5. throughout the economy. Domestic market prices will be closely monitored to prevent
distress sales by farmers. Public and cooperative agencies undertaking marketing operations,
will be strengthened.
The Government will enlarge the coverage of futures markets to minimize the wide
fluctuations in commodity prices as also for hedging their risks. The endeavour will be to
cover all important agricultural products under futures trading in course of time.
Investments in Agriculture
The agriculture sector has been starved of capital. There has been a decline in the public
sector investment in the agriculture sector. Public investment for narrowing regional
imbalances, accelerating development of supportive infrastructure for agriculture and rural
development particularly rural connectivity will be stepped up. A time-bound strategy for
rationalisation and transparent pricing of inputs will be formulated to encourage judicious
input use and to generate resources for agriculture. Input subsidy reforms will be pursued as a
combination of price and institutional reforms to cut down costs of these inputs for
agriculture. Resource allocation regime will be reviewed with a view to rechannelizing the
available resources from support measures towards assets formation in rural sector.
A conducive climate will be created through a favourable price and trade regime to promote
farmers’ own investments as also investments by industries producing inputs for agriculture
and agro-based industries. Private sector investments in agriculture will also be encouraged
more particularly in areas like agricultural research, human resource development, post-
harvest management and marketing.
Rural electrification will be given a high priority as the prime mover for agricultural
development. The quality and availability of electricity supply will be improved and the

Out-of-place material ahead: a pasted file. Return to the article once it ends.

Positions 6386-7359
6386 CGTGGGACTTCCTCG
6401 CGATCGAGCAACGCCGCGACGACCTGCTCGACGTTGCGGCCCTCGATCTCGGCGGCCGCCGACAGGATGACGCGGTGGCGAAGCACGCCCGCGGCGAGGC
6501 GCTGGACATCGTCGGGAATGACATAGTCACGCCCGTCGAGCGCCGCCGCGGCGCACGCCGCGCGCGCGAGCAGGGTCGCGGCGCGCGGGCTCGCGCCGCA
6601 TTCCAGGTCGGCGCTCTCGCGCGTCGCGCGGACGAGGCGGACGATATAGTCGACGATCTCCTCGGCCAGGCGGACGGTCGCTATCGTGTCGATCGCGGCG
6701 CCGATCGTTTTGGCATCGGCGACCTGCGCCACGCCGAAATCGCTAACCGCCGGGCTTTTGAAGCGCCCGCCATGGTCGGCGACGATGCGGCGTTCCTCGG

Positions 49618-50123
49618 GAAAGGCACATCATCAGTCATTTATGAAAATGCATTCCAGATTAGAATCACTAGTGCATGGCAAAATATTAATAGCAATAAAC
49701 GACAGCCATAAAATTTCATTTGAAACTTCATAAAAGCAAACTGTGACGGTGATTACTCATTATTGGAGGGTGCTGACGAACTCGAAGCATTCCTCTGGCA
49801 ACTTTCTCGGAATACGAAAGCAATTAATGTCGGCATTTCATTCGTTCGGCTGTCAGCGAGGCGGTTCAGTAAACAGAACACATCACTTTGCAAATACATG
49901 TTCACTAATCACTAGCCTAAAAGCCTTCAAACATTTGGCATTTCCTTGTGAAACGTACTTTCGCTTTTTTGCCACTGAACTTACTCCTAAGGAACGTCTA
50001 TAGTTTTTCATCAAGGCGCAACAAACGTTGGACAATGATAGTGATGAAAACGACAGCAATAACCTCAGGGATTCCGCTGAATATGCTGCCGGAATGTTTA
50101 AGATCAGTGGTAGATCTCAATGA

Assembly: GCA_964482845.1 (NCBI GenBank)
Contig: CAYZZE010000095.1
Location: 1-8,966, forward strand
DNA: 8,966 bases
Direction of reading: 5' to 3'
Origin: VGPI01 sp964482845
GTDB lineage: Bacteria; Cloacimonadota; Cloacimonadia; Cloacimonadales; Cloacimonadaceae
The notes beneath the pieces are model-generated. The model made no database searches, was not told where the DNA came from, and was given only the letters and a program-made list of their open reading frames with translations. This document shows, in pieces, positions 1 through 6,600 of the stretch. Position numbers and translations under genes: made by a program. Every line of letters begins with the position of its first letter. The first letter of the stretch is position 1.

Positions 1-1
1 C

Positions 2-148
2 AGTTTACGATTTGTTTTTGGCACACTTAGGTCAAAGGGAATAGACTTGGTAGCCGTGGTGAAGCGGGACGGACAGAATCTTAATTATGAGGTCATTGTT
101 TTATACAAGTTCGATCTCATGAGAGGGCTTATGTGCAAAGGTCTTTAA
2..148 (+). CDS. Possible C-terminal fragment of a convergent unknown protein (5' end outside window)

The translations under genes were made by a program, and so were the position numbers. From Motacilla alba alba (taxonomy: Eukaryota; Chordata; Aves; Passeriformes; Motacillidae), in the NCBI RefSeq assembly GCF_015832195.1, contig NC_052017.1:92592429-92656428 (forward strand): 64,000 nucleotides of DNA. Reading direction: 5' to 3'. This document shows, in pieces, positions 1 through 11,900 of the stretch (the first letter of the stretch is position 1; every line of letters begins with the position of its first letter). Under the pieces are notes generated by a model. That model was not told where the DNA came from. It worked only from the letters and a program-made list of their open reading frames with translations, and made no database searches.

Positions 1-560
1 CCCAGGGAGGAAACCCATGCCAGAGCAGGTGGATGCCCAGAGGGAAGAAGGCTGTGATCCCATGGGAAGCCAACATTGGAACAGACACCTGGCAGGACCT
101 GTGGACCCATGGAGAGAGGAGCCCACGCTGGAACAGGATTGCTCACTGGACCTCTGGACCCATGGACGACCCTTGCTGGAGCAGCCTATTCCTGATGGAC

demand of the agriculture sector will be met adequately in a reliable and cost effective
manner. The use of new and renewable sources of energy for irrigation and other agricultural
purposes will also be encouraged.
Bridging the gap between irrigation potential created and utilized, completion of all on-going
projects, restoration and modernization of irrigation infrastructure including drainage,
evolving and implementing an integrated plan of augmentation and management of national
6. water resources will receive special attention for augmenting the availability and use of
Emphasis will be laid on development of marketing infrastructure and techniques of
preservation, storage and transportation with a view to reducing post-harvest losses and
ensuring a better return to the grower. The weekly periodic markets under the direct control
of Panchayat Raj institutions will be upgraded and strengthened. Direct marketing and
pledge financing will be promoted. Producers markets on the lines of Ryatu Bazars will be
encouraged throughout the width and breadth of the country. Storage facilities for different
kinds of agricultural products will be created in the production areas or nearby places
particularly in the rural areas so that the farmers can transport their produce to these places
immediately after harvest in shortest possible time. The establishment of cold chains,
provision of pre-cooling facilities to farmers as a service and cold storage in the terminal
markets and improving the retail marketing arrangements in urban areas, will be given
priority. Upgradation and dissemination of market intelligence will receive particular